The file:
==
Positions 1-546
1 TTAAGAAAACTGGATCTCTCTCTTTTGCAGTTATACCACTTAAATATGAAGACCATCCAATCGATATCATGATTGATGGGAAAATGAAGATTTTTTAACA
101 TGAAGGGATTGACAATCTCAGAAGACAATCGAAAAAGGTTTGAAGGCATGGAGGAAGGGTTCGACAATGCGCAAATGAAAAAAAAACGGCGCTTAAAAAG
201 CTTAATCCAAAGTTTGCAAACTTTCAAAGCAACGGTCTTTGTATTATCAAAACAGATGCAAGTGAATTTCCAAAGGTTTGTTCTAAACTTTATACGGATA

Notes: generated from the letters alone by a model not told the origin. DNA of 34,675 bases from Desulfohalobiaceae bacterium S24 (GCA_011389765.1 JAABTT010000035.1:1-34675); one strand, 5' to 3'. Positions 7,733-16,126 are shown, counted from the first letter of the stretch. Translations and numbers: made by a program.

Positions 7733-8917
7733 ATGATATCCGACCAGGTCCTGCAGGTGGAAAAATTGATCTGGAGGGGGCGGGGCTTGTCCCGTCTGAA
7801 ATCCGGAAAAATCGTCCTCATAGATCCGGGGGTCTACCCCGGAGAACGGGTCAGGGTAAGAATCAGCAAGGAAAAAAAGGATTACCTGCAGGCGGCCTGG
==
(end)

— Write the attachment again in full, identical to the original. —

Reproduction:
Positions 1-546
1 TTAAGAAAACTGGATCTCTCTCTTTTGCAGTTATACCACTTAAATATGAAGACCATCCAATCGATATCATGATTGATGGGAAAATGAAGATTTTTTAACA
101 TGAAGGGATTGACAATCTCAGAAGACAATCGAAAAAGGTTTGAAGGCATGGAGGAAGGGTTCGACAATGCGCAAATGAAAAAAAAACGGCGCTTAAAAAG
201 CTTAATCCAAAGTTTGCAAACTTTCAAAGCAACGGTCTTTGTATTATCAAAACAGATGCAAGTGAATTTCCAAAGGTTTGTTCTAAACTTTATACGGATA

Notes: generated from the letters alone by a model not told the origin. DNA of 34,675 bases from Desulfohalobiaceae bacterium S24 (GCA_011389765.1 JAABTT010000035.1:1-34675); one strand, 5' to 3'. Positions 7,733-16,126 are shown, counted from the first letter of the stretch. Translations and numbers: made by a program.

Positions 7733-8917
7733 ATGATATCCGACCAGGTCCTGCAGGTGGAAAAATTGATCTGGAGGGGGCGGGGCTTGTCCCGTCTGAA
7801 ATCCGGAAAAATCGTCCTCATAGATCCGGGGGTCTACCCCGGAGAACGGGTCAGGGTAAGAATCAGCAAGGAAAAAAAGGATTACCTGCAGGCGGCCTGG